Ask the Dietitian: The Straight Facts on Selenium
In the sixth of our seven-part series on minerals, we speak with Sheah Rarback, a registered dietitian nutritionist with the University of Miami Health System, about selenium.
UMiami Health News: How does selenium function in the body?
Sheah Rarback: Selenium is a trace mineral. It acts as an antioxidant to protect the body from damage caused by free radicals. While it’s necessary for health and especially important for thyroid and immune function, we only need very small amounts.
UMHN: Selenium has been credited with preventing cancer, male infertility, cardiovascular disease, cognitive decline, and thyroid disease. What’s your opinion on these claims?
SR: Epidemiological studies suggest it plays a role in all of those conditions, but clinical trials don’t support those claims. The Natural Medicines Database states that taking 200 micrograms of selenium is “possibly effective” for people with thyroiditis (Hashimoto’s disease) who also take thyroid medication. If you have thyroiditis, discuss selenium with your endocrinologist before taking a supplement. Supplement fads, including selenium, come and go. Until there is more than one clinical trial proving effectiveness, don’t jump on the single supplement bandwagon.
UMHN: Selenium content in food depends on how much there is in the soil where plants are grown or animals are raised. You have previously mentioned the problem of mineral depletion in our soils. Do we get enough selenium in our food?
SR: We’re absolutely getting enough with food. In 2010, data from The National Health and Nutrition Examination Survey (NHANES) showed the average daily selenium intake from food in Americans age two and older is 108 micrograms. As you can see from the accompanying chart, that is more than enough. Most multivitamins also contain this mineral. Selenium deficiency is not an issue in the U.S., except for certain people.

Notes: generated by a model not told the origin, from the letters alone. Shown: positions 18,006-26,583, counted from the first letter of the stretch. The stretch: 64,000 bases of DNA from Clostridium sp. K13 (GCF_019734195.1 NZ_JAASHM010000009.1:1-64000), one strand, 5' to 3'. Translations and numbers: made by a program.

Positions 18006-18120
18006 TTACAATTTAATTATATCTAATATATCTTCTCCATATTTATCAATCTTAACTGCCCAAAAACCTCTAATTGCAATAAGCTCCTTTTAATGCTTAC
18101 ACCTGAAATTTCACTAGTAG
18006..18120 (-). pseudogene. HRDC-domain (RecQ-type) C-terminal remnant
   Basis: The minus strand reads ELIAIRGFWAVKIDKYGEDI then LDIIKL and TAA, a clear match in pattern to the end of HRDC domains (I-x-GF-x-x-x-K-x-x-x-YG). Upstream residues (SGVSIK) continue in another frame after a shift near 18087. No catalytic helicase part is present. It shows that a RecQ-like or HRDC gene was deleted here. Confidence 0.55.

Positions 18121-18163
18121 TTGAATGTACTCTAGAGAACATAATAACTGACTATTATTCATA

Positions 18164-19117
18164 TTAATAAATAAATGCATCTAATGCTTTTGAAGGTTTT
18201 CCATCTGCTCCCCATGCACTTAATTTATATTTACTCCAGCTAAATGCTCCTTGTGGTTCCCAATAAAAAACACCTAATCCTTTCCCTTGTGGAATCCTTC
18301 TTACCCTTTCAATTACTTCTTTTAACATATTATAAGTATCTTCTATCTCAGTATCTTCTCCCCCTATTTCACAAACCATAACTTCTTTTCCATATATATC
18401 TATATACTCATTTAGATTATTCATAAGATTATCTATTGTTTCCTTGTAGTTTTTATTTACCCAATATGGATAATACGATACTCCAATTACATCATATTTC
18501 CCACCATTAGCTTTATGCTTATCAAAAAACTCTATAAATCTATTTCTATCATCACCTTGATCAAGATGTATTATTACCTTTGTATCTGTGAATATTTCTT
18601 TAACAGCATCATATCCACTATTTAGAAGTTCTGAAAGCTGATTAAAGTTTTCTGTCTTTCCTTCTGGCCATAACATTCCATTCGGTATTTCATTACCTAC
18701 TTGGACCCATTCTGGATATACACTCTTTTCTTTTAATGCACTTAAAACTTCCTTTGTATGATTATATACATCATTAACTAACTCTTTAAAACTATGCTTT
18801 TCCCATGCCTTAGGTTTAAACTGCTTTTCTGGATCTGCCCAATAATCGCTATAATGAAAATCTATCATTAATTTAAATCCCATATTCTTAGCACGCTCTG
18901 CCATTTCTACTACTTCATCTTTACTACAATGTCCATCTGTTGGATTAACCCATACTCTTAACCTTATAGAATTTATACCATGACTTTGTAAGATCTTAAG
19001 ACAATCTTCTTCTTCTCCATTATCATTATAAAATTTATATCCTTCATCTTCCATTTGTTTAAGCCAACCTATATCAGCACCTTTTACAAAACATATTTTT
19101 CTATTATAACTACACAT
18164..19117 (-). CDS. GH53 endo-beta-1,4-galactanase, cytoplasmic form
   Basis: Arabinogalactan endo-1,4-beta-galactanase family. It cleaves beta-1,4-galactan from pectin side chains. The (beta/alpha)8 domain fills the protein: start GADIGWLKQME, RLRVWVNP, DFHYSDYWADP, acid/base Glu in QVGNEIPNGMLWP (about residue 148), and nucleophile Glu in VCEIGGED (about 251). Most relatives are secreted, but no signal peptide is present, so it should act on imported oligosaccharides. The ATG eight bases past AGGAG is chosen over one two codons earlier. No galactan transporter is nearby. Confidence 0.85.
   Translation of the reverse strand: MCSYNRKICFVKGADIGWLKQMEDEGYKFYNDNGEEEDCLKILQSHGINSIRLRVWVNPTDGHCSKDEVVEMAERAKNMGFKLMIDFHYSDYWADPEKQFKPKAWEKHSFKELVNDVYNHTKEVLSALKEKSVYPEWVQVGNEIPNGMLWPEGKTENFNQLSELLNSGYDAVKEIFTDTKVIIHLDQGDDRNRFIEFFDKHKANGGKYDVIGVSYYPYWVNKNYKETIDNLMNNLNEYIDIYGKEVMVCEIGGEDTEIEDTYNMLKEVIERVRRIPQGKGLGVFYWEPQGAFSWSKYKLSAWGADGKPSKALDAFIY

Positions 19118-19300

UMHN: Who is at risk of selenium deficiency?
SR: Deficiencies are more common in people on dialysis, those with Crohn’s disease, people with HIV and possibly, someone on IV feedings. However, they would also be under a doctor’s care. If a selenium deficiency was suspected, the doctor would order a blood test, versus just telling the patient take supplements.
UMHN: If we need only tiny or trace amounts of this mineral, is there a danger of getting too much selenium?
SR: Yes. Just four times the Recommended Dietary Allowance creates toxicity. Expectant or nursing mothers need to be especially careful. If they eat healthy and take prenatal vitamins, they get sufficient selenium. In 40 years of counseling patients on nutrition, I have never recommended a selenium supplement. People think if they buy something off the shelf, it’s safe. While we need vitamins and minerals to function properly, with certain supplements, there’s a small margin where an ingredient can cause toxicity.
UHMN: Which foods contain the most selenium?
SR: Selenium-rich foods include:
- Seafood, especially yellowfin tuna
- Brazil nuts (1 nut meets the RDA!)
- Organ meats
- Dairy products
- Cereals, breads and other grains
- Dairy products
If you’re concerned about mercury levels in fish, avoid shark, king mackerel, swordfish and tile fish. Tuna is less of a concern than we previously thought. Why? When a fish, like yellowfin tuna, has more selenium in it than mercury, the selenium acts as a protective agent against the mercury.
The Takeaway: Selenium helps thyroid and immune system function, but since tiny amounts are sufficient, a supplement is not recommended. In fact, supplements can create harmful levels of this mineral in the body. Expectant or nursing mothers need to be particularly careful. A few individuals – those on dialysis, with Crohn’s or HIV, are more likely to be deficient, but they should speak with their doctor before supplementing. Many animal proteins and grain products contain selenium; the top sources are Brazil nuts, yellowfin tuna and organ meats. Most multivitamins also contain this mineral.
Q&A compiled by Nancy Moreland, a contributing writer for UMiami Health News.